The involvement of Brazil and Turkey in arranging a fuel swap agreement will go a long ways in placating concerned western leaders, but only if Iran can prove its uranium will not be used for making a weapon.
Iran signs breakthrough nuclear deal
TEHRAN // If the uranium fuel exchange deal ultimately succeeds, it will likely ward off another round of sanctions against Iran and pave the way for wider negotiations between Tehran and global powers, if not defuse tensions, analysts said.
Western powers responded with caution while Iran portrayed the agreement, which is essentially a confidence-building measure, as an important starting point to broader negotiations. Talks between Iran and world leaders - which Iran's president, Mahmoud Ahmadinejad, called for yesterday - would give the West the opportunity to press Tehran on the underlying issue of its uranium enrichment programme.
Key to the apparent breakthrough was the high-profile diplomacy of Turkey and Brazil - and symbolically important for Iran - that the negotiations took place in Tehran. The involvement of the two emerging world powers - both non-permanent members of the United Nations Security Council ? "underscores the shift in the geopolitical global centre of gravity. A shift that Iran very much welcomes", said Trita Parsi, the director of the Washington-based National Iranian American Council.
The original fuel swap deal brokered by the United Nations last October stalled in part over Iran's deep mistrust of the West. "Turkey and Brazil may have succeeded in filling in the trust gap," Mr Parsi added in an e-mail comment. And the fact the swap will take place in Turkey "makes it politically easier for the Iranian leadership". Iran, in other words, can argue it did not bend to American pressure.
That Iran's supreme leader, Ayatollah Khamenei, met Brazil's president, Luiz Inacio da Silva, on Sunday may be interpreted as the Iranian leader's "tacit endorsement of the deal", said Mr Parsi. "If so, that would ? make it more difficult to turn the deal into a domestic political football [between the Iranian president and his rivals]." Although details of the swap have not been disclosed, apart from the designation of Turkey as the exchange location, the proposed deal appears to be close to the UN-drafted framework.
The agreement could reduce tension between Iran and the West if it can ensure the US and its western allies that Iran's enriched uranium cache cannot be used for making a nuclear weapon, analysts said. Fuel rods used in the reactor cannot be processed further for that purpose. The new proposal, however, does not require Iran to cease its enrichment programme even if an agreement to swap low enriched uranium (LEU) for reactor-grade fuel is reached with the Vienna Group, the foreign ministry spokesman, Ramin Mehmanparast, said after the announcement of the trilateral agreement with Turkey and Brazil.
The Vienna Group consists of representatives from France, Russia, the US and the UN nuclear watchdog, the International Atomic Energy Agency. "Reaching this agreement is an indication that our country's natural right to possess [nuclear] knowledge and enrichment activity is recognised and is confirmed by all countries ? We will produce 3.5 per cent nuclear fuel and swap it with 20 per cent uranium," Mr Mehmanparast said.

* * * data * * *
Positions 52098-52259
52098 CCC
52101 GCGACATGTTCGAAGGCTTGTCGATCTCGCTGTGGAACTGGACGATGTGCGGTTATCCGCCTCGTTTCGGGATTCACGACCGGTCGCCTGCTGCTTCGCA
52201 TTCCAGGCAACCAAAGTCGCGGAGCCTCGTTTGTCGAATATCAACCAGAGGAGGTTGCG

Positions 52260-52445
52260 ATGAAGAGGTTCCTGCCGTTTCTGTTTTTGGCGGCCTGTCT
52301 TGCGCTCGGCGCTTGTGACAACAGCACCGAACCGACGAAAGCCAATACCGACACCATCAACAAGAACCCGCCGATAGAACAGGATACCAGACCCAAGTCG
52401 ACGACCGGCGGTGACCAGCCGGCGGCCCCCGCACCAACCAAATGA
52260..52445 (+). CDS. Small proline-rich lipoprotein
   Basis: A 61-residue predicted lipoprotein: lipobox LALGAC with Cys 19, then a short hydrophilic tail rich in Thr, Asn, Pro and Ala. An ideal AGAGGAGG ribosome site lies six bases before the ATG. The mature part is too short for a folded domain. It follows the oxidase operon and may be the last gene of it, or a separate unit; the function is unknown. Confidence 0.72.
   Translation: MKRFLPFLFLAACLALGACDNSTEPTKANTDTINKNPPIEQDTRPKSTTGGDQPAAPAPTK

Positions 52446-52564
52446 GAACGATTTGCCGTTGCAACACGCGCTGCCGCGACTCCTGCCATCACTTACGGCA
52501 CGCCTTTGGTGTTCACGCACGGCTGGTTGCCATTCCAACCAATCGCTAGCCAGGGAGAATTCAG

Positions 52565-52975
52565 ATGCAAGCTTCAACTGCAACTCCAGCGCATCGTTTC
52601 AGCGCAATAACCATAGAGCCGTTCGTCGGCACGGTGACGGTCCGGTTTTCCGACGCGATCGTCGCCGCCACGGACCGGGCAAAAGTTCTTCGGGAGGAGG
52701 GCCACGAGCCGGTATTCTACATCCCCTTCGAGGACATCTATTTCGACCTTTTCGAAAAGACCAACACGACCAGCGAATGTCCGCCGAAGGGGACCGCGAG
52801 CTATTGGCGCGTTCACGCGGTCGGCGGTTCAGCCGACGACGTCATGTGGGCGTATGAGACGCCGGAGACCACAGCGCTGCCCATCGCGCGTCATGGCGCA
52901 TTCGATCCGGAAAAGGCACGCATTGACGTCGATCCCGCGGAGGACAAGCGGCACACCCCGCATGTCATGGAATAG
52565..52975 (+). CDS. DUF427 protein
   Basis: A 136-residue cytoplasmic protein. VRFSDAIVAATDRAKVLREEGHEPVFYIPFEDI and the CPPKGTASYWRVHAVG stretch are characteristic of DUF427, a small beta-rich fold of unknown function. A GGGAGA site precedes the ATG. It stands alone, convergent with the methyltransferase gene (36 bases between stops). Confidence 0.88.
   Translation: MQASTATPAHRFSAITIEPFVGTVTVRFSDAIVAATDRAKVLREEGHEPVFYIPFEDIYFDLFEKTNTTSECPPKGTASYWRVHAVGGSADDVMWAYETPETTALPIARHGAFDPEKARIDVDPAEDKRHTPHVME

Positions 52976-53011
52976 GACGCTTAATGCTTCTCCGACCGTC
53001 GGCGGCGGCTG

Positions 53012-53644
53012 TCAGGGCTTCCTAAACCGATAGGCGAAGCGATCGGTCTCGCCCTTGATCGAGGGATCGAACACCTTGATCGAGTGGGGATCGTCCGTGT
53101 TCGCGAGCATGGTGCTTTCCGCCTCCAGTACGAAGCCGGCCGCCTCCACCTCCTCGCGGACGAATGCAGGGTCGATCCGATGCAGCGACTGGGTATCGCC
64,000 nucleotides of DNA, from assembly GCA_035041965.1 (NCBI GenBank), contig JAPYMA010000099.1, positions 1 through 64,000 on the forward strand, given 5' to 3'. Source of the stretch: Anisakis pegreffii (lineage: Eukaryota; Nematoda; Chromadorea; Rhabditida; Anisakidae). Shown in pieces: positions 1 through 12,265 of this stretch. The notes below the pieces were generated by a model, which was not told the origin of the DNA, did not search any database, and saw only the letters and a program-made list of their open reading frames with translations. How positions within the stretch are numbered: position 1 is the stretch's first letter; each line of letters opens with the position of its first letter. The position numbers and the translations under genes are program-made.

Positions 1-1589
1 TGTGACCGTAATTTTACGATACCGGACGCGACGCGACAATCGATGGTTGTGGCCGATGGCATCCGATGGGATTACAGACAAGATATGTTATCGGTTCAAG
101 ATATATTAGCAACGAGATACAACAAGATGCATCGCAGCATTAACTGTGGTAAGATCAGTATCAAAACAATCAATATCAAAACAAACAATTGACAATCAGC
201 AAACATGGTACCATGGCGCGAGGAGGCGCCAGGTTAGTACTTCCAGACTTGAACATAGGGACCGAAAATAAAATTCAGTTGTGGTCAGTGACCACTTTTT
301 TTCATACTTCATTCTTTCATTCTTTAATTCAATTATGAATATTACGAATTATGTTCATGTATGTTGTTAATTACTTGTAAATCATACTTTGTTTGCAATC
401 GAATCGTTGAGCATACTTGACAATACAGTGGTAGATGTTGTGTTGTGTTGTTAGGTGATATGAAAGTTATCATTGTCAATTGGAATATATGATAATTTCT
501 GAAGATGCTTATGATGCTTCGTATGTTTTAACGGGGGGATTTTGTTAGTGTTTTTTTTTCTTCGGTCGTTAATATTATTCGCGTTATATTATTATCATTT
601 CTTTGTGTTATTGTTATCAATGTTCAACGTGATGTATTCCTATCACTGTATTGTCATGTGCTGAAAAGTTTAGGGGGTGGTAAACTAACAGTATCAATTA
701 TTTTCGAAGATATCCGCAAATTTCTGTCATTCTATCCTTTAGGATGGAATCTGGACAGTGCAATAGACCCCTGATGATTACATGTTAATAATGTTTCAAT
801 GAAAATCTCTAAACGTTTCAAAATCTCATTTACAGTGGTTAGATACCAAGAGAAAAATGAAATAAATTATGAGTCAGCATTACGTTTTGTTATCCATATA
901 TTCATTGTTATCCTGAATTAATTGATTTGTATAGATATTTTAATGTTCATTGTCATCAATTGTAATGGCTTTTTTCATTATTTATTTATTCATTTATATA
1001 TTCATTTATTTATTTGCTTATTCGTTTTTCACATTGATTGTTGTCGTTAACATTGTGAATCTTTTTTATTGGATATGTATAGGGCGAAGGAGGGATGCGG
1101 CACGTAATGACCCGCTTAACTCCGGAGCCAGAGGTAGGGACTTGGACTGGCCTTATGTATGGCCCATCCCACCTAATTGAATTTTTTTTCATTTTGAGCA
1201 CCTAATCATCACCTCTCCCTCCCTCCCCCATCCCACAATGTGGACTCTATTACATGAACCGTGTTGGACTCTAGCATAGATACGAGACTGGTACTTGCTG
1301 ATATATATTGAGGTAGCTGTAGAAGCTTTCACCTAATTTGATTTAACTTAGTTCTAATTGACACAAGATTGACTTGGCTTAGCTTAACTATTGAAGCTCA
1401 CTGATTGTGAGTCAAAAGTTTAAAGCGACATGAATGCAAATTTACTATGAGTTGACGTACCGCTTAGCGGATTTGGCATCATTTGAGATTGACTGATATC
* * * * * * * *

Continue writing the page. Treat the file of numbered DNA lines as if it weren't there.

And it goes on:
Scott Lucas, a professor of American studies and Iran expert at Birmingham University in England, said that the US may even have had indirect contacts with Iran through Brazil and Turkey. Mr Ahmadinejad of Iran also needed an agreement now, experts believe. He hopes it will bolster his internal legitimacy nearly a year after his disputed re-election last June. "The fact that this agreement takes place less than a month before the anniversary of the elections is not a coincidence," Mr Lucas said.
Sceptics will see Iran's agreement to send the bulk of its low-enriched uranium abroad as an 11th-hour attempt to scupper the western-led push for new sanctions. But others believe there has been a major change in the way that the Iranian regime regards its nuclear file. Mr Ahmadinejad had appeared to favour the initial fuel swap deal brokered by the UN last October. But he retreated swiftly in the face of domestic opposition from across the political spectrum.
Many conservatives, however, have moved closer to the reformist position, which promotes Iran's nuclear programme while tempering its speed to reduce the penalties in terms of sanctions and international isolation. Among them is Ali Larijani, the powerful parliamentary speaker, who opposed the October accord but supports the new one. He is a key adviser on the nuclear issue to the supreme leader, Ayatollah Ali Khamenei,
"The reason why this deal is now on is because of the shift inside Iran," Mr Lucas said. Reformists, while far from intrinsically opposed to a nuclear compromise, were concerned that a deal could bolster Mr Ahmadinejad's government internally. Hardliners, meanwhile, were reluctant to give up Iran's cherished LEU stockpile. Even with the fuel swap deal ? if it works ? "Iran is less of a pariah", said Mr Lucas.
Iran's opposition green movement, however, is likely to fear that the international community, relieved by apparent progress on the nuclear issue, will become less vocal on Tehran's human-rights abuses. firstname.lastname@example.org email@example.com